1 Comment

The Cuckoo Gypsy Bumble Bee: A Species Endangered



B. bohemicus male Image: Magne Flåten via wikimedia.org CC BY-SA 3.0 (B. bohemicus female here)

By Zach DeLong

When people hear of endangered species they often think of large and impressive creatures like the Siberian Tiger or Panda Bear, but we often forget about the smaller, yet no less impressive species that need our help as well. The charmingly named Cuckoo Gypsy Bumblebee, or as scientists all it Bombus bohemicus, is a member of the family Apidae, in the order Hymenoptera. Though the Species at Risk Act (SARA) currently has no status for the Cuckoo Gypsy Bumblebee, it has been recognized and listed as endangered by the Committee on the Status of Endangered Wildlife in Canada (COSEWIC). The term “endangered” is a hot topic, but there may be confusion about what it truly means.  As defined by COSEWIC, an endangered species is “a wildlife species facing imminent extirpation or extinction[1]”. In the case of the Cuckoo Gypsy Bumblebee, this means the species is at risk of disappearing from the Canadian wilderness.

The Cuckoo Gypsy Bumblebee is an inquiline parasite of other types of bees, which means the Cuckoo Gypsy Bumblebee is a home invader. Normally such an invader would be attacked by the workers within the hive, but the Cuckoo Gypsy Bumblebee produces a variety of chemicals which both disguise it as a member of the host species[2] and inhibit worker aggression towards the invader[3]. The Cuckoo Gypsy Bumblebee is a generalist parasite and is surprisingly able to successfully invade a number of different Canadian species, namely the Rusty-patched Bumblebee, the Yellow-banded Bumblebee, and the Western Bumblebee[4]. Once inside the nest the Cuckoo Gypsy Bumblebee engages in a number of dominance behaviours to usurp the host queen, including ejecting host larvae from cells, eating host eggs and even outright attacking the host queen[5]. Coexistence with the host queen is preferable as her suppressor pheromones help control the workers who might otherwise attempt to become reproductively active themselves, so the invading Cuckoo Gypsy queen will often choose to shove or perform faux-stinging behaviour over outright killing her co-matriarch[5]. The Cuckoo Gypsy queen produces no workers of her own.  This means she relies on host workers to defend the nest, rear her young, and forage for food[2]. Instead, all her offspring are reproductive with a 1:1 female to male ratio[6]. Young Gypsy Cuckoo Bumblebees can be seen flying about and feeding on flowers while they wait for their reproductive organs to mature so they can begin looking for a mate and a suitable host nest to invade.



Distribution of Cuckoo Gypsy Bumble Bee throughout North America. Image: COSEWIC

The Cuckoo Gypsy Bumblebee is widely distributed across a wide range in Canada, with individuals found in all provinces and territories except Nunavut[4], though populations are mostly concentrated in southern portions of Ontario and Quebec, and the Maritime provinces. Its decline across Canada has been attributed to a number of factors. It has been shown that a certain host density must be maintained for cuckoo bee parasites to be able to persist in a given area, and the general decline of bees throughout Canada has subsequently damaged Cuckoo Gypsy Bumblebee populations[4]. The mass spraying of crops with pesticides, particularly neonicotinoids, and the release of pathogen-carrying exotic bee species have impacted both cuckoo bees and host densities across Canada[4]. If we want the Cuckoo Gypsy Bumblebee to recover, perhaps the best way is to make Canada a more bee friendly environment as a whole. If we address issues resulting in the decline of other bee species, we can provide the population density necessary to facilitate persistent cuckoo populations. Additionally, addressing factors such as pesticide usage and the introduction of foreign pathogens would have positive effect on Cuckoo Gypsy Bumblebees as this would not only increase the population density of hosts, but also improve survival rates of Cuckoo Gypsy Bumblebees themselves.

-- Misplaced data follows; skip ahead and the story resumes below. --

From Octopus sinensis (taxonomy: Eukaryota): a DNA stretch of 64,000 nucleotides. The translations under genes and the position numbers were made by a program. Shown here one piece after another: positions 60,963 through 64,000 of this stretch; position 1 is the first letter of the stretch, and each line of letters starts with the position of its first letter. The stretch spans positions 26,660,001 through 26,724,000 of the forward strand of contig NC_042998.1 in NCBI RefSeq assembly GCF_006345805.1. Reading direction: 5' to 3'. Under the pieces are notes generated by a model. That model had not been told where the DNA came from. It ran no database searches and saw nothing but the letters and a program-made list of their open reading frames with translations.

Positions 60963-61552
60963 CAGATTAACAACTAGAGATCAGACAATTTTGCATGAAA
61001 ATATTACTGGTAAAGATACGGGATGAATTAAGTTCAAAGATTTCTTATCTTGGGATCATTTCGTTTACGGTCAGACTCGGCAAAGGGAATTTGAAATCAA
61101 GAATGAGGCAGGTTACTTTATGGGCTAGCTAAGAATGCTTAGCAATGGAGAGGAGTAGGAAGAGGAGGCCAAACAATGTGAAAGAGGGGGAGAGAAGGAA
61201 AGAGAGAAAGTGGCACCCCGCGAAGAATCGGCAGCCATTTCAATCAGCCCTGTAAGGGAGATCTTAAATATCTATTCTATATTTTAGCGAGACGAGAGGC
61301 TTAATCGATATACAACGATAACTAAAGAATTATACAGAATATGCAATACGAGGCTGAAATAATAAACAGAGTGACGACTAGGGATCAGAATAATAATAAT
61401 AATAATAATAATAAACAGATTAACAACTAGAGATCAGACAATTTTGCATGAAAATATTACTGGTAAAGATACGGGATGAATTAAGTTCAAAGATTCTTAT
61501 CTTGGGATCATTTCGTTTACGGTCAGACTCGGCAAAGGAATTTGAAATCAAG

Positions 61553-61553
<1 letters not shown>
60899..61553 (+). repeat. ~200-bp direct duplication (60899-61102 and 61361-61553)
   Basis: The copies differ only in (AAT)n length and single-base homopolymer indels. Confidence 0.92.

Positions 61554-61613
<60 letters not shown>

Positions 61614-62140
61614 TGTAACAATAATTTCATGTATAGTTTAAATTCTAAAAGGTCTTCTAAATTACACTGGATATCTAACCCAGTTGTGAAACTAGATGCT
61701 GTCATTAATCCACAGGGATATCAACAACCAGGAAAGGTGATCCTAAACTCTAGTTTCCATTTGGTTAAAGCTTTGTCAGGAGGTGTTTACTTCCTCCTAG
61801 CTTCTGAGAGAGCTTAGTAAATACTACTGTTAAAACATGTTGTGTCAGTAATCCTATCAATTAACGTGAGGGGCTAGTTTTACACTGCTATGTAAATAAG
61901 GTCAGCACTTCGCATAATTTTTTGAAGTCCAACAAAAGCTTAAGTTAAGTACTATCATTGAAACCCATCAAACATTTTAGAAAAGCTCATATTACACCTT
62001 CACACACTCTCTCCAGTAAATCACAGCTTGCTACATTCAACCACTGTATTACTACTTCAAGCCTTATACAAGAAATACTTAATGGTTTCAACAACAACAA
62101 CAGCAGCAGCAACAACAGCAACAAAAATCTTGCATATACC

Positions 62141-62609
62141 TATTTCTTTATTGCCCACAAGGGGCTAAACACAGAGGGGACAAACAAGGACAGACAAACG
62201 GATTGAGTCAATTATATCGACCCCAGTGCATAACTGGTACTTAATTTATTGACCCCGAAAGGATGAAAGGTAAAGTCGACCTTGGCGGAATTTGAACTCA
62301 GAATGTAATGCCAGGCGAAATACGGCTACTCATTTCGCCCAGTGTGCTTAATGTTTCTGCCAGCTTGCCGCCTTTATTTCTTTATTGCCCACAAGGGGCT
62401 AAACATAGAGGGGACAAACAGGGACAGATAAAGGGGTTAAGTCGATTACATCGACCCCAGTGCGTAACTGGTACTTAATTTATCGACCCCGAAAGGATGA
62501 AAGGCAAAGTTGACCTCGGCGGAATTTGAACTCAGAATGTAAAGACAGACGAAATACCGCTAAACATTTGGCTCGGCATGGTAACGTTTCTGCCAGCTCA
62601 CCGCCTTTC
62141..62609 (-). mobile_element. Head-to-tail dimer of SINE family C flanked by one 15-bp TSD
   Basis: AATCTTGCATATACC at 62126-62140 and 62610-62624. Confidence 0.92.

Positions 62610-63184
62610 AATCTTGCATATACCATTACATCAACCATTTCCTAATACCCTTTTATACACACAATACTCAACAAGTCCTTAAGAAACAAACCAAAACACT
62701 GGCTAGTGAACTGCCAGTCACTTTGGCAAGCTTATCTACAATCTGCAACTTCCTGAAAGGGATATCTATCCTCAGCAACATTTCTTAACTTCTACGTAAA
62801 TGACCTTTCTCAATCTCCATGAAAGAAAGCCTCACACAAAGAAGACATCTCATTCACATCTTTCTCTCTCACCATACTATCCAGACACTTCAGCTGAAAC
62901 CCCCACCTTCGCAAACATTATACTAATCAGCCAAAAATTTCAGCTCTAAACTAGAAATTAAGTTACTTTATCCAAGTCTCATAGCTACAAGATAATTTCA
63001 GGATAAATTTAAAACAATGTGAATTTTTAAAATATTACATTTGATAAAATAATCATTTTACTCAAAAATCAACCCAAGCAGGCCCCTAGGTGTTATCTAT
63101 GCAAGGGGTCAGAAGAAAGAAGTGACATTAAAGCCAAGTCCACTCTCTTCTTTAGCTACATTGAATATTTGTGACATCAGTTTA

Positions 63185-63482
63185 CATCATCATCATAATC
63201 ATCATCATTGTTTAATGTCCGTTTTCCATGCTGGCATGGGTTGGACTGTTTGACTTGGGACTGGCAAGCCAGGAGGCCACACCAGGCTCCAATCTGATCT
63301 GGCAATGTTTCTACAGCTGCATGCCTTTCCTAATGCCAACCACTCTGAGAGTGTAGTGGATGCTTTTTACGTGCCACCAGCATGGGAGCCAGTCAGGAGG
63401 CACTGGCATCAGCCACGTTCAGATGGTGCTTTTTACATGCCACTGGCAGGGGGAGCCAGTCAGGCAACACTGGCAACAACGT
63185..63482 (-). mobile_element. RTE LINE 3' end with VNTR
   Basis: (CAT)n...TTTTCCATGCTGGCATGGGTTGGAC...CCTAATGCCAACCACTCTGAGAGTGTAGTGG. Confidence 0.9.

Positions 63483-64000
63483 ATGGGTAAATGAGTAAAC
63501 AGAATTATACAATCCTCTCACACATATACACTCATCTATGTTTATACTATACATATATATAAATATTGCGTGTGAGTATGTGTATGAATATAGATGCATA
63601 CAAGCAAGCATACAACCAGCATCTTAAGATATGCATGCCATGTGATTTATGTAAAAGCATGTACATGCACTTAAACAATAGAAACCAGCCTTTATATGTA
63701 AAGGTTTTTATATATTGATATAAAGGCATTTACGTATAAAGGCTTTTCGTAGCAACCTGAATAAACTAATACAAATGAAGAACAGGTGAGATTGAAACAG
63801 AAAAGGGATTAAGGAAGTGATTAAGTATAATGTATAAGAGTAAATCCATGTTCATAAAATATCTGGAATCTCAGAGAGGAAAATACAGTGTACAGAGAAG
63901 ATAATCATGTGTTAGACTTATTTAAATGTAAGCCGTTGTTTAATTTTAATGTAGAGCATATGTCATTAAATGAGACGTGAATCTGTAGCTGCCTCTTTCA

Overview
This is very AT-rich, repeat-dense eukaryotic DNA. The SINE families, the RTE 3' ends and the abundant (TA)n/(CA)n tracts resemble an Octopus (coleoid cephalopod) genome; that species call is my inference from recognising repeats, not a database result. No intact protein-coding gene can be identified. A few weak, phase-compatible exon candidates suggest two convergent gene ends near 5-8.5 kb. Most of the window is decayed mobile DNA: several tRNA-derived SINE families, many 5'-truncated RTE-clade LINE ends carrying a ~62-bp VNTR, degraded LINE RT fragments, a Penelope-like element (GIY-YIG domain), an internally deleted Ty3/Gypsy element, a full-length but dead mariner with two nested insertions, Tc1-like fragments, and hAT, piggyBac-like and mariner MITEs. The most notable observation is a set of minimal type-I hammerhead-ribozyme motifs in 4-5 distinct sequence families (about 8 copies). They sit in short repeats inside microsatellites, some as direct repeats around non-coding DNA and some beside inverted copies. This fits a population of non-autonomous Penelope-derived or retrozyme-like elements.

[1]Assessment Process, Categories and Guidelines. COSEWIC. 2005-06-15. 2015-07-08. http://www.cosewic.gc.ca/eng/sct0/assessment_process_e.cfm#tbl5

[2]Kirsten Kreuter, Elfi Bunk, Anna Lückemeyer, Robert Twele, Wittko Francke, Manfred Ayasse(2012). How the social parasitic bumblebee Bombus bohemicus sneaks into power of reproduction. Behavioral Ecology and sociobiology, Vol 66, Issue 3, pp 475-486.

[3]Stephen J. Martin, Jonathan M. Carruthers, Paul H. Williams, Falko P. Drijfhout(2010). Host Specific Social Parasites (Psithyrus) Indicate Chemical Recognition System in Bumblebees. Journal of Chemical Ecology, Vol 36, Issue 8, pp 855-863.

[4]COSEWIC Wildlife Species Search: Bumble Bee, Gypsy Cuckoo | Bombus bohemicus. COSEWIC. 2002-10-21. 2011-11-07. http://www.cosewic.gc.ca/eng/sct1/searchdetail_e.cfm?id=1232&StartRow=191&boxStatus=All&boxTaxonomic=All&location=1&change=All&board=All&commonName=&scienceName=&returnFlag=0&Page=20

[5]R. M. Fisher(1988). Observations on the behaviours of three European cuckoo bumble bee species (Psithyrus). Insectes Sociaux, Volume 35, Issue 4, pp 341-354.

[6]Vergara, Carlos H. (2003). Suppression of ovarian development of Bombus terrestris workers by B. terrestris queens, Psithyrus vestalis and Psithyrus bohemicus females. Apidologie 34, pp 563–568




One comment on “The Cuckoo Gypsy Bumble Bee: A Species Endangered

Comments are closed.

%d bloggers like this: